By Roy Keene and Dominick DellaSala
Posted Jun 13, 2019 at The Register Guard
The Shotcash BLM timber sale would clear cut some 1,200 acres of ecologically healthy, still-growing, 60-80 year old timber within the heavily logged Mohawk River drainage. In a watershed checkerboarded with thousands of acres of clear cuts and almost entirely depleted of older forests, the BLM claims it needs more seedling plantations. We think this is a bad idea.
In its 1957 forest inventory, the United States Forest Service reported Lane County having a sawtimber volume of 97 billion board feet. Its 2001-2010 inventory reported only 64 billion board feet, a 34% decline. In the last half century of so-called “sustained yield management,” 33 billion board feet of Lane’s timber has been liquidated. The 2010 inventory shows 83% of the county’s remaining timber volume vested in federal forests. Having consumed most of their mature timber, Lane County’s mills now press federal lands. The BLM seems eager to accommodate the county at the public’s expense.
More roads, clear cuts and plantations will not only increase erosion and flooding in the watershed, but also the chances of bigger, hotter and smokier fires. As if to make this point, Lane County’s first forest fire this year was in a recent clear cut near Cottage Grove. Like many fires in dried out, slash-filled clear cuts, it burned intensely, spread rapidly, lofted smoke and threatened homes before containment.
The Shotcash timber sale proposal would result in more of this. Recent forest fire research connects logging with hotter, faster moving forest fires especially as the climate overheats. Scientists from Oregon State University discovered that severe fire weather (high winds, drought, high temperatures) and clear cuts contributed to unusually large amounts of intense burning in the 2013 Douglas fire complex just outside Roseburg. Other scientists examined over 1,500 wildfires over a four-decade period in 11 western states and found that areas with the most logging burned hottest in wildfires.
Shotcash proposes thinning as a more benign form of logging. Thinning typically removes half the timber or more from a stand in even-spaced fashion, produces sizeable log volumes and is advanced by the BLM, USFS, the timber industry, politicians and some environmentalists. They all claim that thinning forests reduces wildfire risk.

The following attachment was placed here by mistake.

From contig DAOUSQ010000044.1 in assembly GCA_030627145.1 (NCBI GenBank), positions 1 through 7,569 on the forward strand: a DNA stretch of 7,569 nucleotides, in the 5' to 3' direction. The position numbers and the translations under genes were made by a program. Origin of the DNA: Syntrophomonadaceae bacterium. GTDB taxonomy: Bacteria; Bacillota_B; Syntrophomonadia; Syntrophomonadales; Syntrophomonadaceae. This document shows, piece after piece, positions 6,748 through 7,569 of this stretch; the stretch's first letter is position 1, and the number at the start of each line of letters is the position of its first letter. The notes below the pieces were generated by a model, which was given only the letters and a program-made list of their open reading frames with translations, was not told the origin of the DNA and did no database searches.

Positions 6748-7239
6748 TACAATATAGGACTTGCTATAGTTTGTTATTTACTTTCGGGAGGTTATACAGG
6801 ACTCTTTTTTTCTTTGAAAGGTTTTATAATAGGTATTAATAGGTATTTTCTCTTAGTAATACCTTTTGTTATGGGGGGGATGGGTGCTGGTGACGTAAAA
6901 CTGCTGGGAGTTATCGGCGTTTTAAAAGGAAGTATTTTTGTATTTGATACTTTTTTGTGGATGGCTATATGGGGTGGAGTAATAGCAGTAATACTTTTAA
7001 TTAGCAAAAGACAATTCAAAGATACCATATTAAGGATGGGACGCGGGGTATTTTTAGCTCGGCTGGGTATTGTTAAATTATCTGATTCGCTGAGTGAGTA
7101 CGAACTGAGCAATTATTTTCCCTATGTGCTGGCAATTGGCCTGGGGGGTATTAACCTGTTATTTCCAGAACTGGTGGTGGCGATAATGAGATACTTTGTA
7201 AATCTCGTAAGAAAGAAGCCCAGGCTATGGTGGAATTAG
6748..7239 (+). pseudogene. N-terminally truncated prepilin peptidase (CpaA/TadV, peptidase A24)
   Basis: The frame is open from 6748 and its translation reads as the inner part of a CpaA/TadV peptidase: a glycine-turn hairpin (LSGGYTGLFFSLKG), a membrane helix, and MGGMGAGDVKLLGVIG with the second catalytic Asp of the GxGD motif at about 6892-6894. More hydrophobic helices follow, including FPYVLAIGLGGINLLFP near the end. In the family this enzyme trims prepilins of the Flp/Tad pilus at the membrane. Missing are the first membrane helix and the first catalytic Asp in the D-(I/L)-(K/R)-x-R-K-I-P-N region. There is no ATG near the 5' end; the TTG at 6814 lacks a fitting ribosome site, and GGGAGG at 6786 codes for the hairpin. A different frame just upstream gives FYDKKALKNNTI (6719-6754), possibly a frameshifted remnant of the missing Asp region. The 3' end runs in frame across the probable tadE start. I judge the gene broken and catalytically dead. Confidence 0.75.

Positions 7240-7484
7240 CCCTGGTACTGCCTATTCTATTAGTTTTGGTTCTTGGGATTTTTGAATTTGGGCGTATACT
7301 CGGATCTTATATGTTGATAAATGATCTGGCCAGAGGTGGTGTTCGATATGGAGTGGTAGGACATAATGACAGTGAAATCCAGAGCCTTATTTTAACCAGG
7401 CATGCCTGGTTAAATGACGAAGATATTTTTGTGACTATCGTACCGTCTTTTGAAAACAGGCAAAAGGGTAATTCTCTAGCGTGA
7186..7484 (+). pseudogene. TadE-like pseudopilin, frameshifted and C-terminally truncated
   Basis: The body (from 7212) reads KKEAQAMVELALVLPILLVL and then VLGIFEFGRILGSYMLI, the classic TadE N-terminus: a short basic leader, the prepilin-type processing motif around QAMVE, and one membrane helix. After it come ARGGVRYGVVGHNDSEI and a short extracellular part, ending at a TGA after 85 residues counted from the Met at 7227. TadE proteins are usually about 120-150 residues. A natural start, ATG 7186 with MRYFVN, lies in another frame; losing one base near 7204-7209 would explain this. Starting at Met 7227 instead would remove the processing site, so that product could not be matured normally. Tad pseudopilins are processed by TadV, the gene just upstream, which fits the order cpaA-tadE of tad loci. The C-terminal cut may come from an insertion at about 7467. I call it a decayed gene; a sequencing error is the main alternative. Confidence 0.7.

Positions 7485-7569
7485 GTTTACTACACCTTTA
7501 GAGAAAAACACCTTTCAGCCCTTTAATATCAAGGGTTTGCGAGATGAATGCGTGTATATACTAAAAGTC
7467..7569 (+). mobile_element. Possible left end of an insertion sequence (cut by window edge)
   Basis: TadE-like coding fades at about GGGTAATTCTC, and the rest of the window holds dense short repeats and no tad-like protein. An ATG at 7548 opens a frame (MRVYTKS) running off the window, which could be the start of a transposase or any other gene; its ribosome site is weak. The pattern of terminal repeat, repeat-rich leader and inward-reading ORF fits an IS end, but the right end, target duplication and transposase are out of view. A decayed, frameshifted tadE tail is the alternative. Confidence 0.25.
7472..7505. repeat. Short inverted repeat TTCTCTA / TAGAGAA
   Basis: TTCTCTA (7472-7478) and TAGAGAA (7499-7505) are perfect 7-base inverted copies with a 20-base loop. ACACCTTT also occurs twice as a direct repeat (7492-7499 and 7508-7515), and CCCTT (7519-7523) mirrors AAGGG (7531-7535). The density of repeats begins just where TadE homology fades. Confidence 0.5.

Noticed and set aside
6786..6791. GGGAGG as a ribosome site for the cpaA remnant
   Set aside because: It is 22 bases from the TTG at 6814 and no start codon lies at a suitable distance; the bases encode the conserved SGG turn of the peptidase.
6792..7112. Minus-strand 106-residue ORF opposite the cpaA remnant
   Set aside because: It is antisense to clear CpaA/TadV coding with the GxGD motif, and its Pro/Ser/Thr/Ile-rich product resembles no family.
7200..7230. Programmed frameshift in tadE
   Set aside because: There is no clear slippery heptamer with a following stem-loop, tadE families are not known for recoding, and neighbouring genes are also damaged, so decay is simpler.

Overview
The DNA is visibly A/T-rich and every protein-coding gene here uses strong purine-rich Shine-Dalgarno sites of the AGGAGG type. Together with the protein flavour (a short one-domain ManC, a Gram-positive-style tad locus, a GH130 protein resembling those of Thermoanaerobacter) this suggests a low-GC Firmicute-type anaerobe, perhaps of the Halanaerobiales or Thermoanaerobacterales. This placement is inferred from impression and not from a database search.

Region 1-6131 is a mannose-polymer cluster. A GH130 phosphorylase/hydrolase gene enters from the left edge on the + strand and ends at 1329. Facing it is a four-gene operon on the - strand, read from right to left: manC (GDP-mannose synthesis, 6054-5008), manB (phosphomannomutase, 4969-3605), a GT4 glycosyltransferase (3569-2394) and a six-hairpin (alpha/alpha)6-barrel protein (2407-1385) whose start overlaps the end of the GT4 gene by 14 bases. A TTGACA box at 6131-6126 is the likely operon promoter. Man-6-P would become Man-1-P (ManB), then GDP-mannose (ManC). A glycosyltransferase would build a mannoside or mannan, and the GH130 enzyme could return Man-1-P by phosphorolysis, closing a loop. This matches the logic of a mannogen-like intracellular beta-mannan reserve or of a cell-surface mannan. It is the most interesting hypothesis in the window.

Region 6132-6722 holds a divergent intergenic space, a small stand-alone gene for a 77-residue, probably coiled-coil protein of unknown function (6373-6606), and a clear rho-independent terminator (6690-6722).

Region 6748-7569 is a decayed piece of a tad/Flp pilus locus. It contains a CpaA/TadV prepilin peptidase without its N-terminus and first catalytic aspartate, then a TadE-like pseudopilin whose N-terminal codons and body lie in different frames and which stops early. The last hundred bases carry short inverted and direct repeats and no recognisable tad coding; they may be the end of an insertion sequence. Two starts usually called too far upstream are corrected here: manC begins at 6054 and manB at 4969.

To the contrary, thinning depletes carbon, compacts soil, leaves flammable slash, and dries out forests in warm weather. Large wildfires are due mainly to extreme weather, not a lack of thinning. Thinning is discouraged by the Oregon Global Warming Commission.
The BLM claims that Shotcash will create 767 jobs, but this seems greatly exaggerated. In 2002, the BLM harvested 7 million board feet of timber in Lane County and the U.S. Labor Bureau reported 5,030 wood products jobs. In 2015, BLM increased harvest to 46 million board feet, yet wood product employment dropped to 3,266 jobs. Private forest logging in Lane remained nearly the same both years, averaging 434 million board feet. BLM timber harvesting makes very little contribution to Lane County’s total harvest levels or wood products jobs.
Furthermore, the BLM’s annual financial losses associated with logging Oregon and California (O&C) federal timber lands are substantial. Between 2012 and 2017, BLM reported timber receipts covering 24–42% of the agency’s annual timber expenditures. Adjusted for annual timber harvest levels, the loss to taxpayers was $202–$445 per thousand board feet (mbf). At $445 per mbf, the net costs to taxpayers from the sale of Shotcash’s 59 million board feet is over $26 million. Why should we accept logging at such a huge price?
Lane’s private forests total 856,000 acres, far more than the 250,000 acres of public forests the BLM manages. If these acres and timber harvests were fairly taxed, income to Lane County would easily exceed what the county receives from BLM logging.
The BLM Shotcash timber sale violates the spirit of the 1937 O&C Sustained Yield Act and other important federal lands values. Shotcash would whittle down the watershed’s timber volume; increase the risks of flood and wildfire; contribute global heating pollution; reduce recreational opportunities; and cost taxpayers millions of dollars.
It might be a sweet deal for local mills, but it’s a bad deal for the rest of us.
Roy Keene is a forest consultant and private timber appraiser and broker with 40 years of experience in Lane County. Dominick DellaSala, Ph.D, is the chief scientist at the Geos Institute, based in Ashland. He has published more than 200 science papers and books on forests, wildfire and climate change.
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